I'm not a baker.  In fact far from it.  When work holds morning teas I get away with cooking savories such as a nice quiche or going all sweet with a good tart.  Loathed will I be if I have to actually put a cake together!  Well the good news with this baked delight is that it requires almost no skill at all!  Simply put the ingredients together, chuck it in the oven and then jazz it up with a few extra touches.

Raymond Blanc's Lemon Cake
courtesy of Raymond Blanc's Kitchen Secrets, Monday 8.30pm, Food TV

Nothing like a freshly baked cake

Ingredients

280g plain Flour
1/2 tsp Baking Powder
300g Caster Sugar
5 Eggs
Juice and Zest of 3 Lemons
140g Cream
80g Melted Butter
2 Tbsp Rum

50g Apricot Jam or Maramlade
3 Tbsp Lemon Juice
150g Icing Sugar



Method

1. In a large bowl put the eggs, sugar, zest and juice of the 3 lemons, double cream, and melted butter.  Whisk well to combine.
2.  Add the Rum and whisk again.
3.  Add the sifted flour and baking powder.  Whisk vigorously to create a thick, smooth batter.

The batter should be thick enough that the whisk leaves a trail.
 4.  Pour the batter into a baking tin lined with baking paper.  I used a 30cm loaf tin.


5.  Place in an oven at 180 degrees C for 50-60 minutes.
6.  Test it is cooked by stabbing with a skewer.  If the skewer comes out clean then the cake is ready.
7.  Remove from the tin and leave to cool for a few minutes on a wire rack.
8.  Heat the Apricot/Marmalade Jam gently in a saucepan.  When warm and viscous use a pastry brush to coat the lemon cake with the jam.
9.  Make the Lemon icing by adding the Icing Sugar and the Lemon Juice together in a saucepan and heat gently while stirring until you have thick icing (about 3-5 minutes).
10.  Coat the cake with the Lemon Icing using the pastry brush.  Leave to cool and then cut a huge slice and enjoy with a cup of earl grey tea.

Where's that cup of tea?

Tuesday, June 14, 2011

Land of the Rising Star - Cocoro - Restaurant Review

Recently Metro held it's annual review of the Top 50 Auckland Restaurants. The awards are designed as a show and tell of the best cuisine that New Zealand's largest city has to offer. Often the list contains the evergreen enterprises. Those restaurants that have always been the stand out performers, such as The French Cafe and The Grove. Now and again the list will also contain a new, rising star.

Hard at work in a well designed kitchen
This year's new star was Cocoro, a recent addition to the Ponsonby dining scene. Luckily for them the awards were held in Auckland, otherwise they may have needed to pay for excess baggage on the flight home. Overall the restaurant walked away with 3 Top Honors. Two for the Restaurant and one for the Chef/Owner, Makoto Tokuyama, who was awarded Restaurant Personality of the Year.

Cocoro describes itself as New Japanese Cuisine. It's a cuisine that has come a long way in the last five years. Tokyo now places itself as one of the culinary meccas of the world, with more Michelin star kitchens than Paris. Of course this is helped by the sheer monstrosity of the mega metropolis and the incredible wealth that is there but none-the-less there has been a definite advance in the appreciation of the skills, the application, and the flavors that top Japanese chefs are now bringing towards the concept of modern cuisine.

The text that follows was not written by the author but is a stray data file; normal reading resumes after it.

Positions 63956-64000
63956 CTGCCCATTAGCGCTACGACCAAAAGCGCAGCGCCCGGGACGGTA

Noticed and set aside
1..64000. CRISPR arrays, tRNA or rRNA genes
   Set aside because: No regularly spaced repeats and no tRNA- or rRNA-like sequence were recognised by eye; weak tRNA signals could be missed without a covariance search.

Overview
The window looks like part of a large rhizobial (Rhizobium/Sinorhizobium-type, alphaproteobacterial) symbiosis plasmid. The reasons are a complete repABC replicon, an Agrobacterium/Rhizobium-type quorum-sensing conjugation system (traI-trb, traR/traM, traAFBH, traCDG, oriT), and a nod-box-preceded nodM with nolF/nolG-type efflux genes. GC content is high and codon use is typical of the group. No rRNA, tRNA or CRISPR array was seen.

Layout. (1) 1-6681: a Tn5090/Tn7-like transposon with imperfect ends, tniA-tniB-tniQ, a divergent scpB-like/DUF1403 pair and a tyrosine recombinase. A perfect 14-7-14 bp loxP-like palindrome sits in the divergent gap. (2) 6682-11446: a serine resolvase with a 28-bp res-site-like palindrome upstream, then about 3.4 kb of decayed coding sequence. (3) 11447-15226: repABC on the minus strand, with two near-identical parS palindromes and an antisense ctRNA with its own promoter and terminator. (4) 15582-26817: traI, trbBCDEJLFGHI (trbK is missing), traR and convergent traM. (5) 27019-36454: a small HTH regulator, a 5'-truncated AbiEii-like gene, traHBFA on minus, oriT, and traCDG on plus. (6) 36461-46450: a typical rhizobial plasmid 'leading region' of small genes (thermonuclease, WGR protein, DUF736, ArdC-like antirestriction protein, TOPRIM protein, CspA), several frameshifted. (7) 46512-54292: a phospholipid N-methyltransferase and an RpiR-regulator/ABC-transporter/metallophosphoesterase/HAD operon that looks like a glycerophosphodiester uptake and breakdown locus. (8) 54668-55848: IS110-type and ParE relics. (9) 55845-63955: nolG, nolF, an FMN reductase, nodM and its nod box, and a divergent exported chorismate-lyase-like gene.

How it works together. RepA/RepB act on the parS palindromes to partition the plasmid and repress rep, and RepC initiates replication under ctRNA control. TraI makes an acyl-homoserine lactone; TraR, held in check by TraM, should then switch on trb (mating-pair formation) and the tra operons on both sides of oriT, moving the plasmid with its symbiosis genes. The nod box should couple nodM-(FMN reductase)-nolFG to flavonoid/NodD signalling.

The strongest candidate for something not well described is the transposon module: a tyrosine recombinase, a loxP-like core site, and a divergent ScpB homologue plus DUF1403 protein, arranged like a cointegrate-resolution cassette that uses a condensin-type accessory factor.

The popularity of Fusion cuisine in decades past allowed the introduction of the flavors of Japan onto the western palate. Ingredients such as Miso, Yuzu, Sake, Mirin and Black Sesame all became identifiable with your standard diner. Japanese cuisine has now gone past that idea of fusion and it is starting to demonstrate it's true reportoire.  Cocoro goes a long way to proving that there is more than Chicken Teriyaki and California Rolls on offer.

The restaurant is a very stylish room. A small number of well positioned tables line each side of the restaurant while an impressively imposing Makrakapa table, large enough for 20, adorns the middle. Slat walls and minimal decorations create a precisely relaxed feel. Whish is appropriate to the dining style on offer, exact but enjoyable. We have little hesitation in choosing the degustation menu. With six courses priced at $80 it has to be one of the best value degusations on offer in Auckland.

The first course comes served in a persimmon. Snapper marinated with a Yuzu-Miso sauce and combined with the persimmon to give a delightfully sweet dish. The snapper, being cooked by the marinade only, is delicate on the tongue and works wonderfully with the sweet persimmon and the sour sauce. We're off to a good start.


The next course typifies the joy that Cocoro can deliver.  And it's one of those moments that you can have only once.  *Spoiler Alert*  The waiter brings out four tower style boxes, which he cheekily calls our mystery box, every Masterchef contestants most hated of words.  The top is lifted to reveal a Te Matuku Bay Oyster delicately decorated with Ponzu Vinegar, Ginger and Chive.  It is presented as if it is on a throne and gives a great sense of theatrics to the meal.  Th tower is then folded open to reveal two hidden layers with further treats.  Akaroa Salmon Sashimi of the highest quality and a Bluefin Tuna Nigri which earns it's place as the best single piece of Sushi I have ever eaten.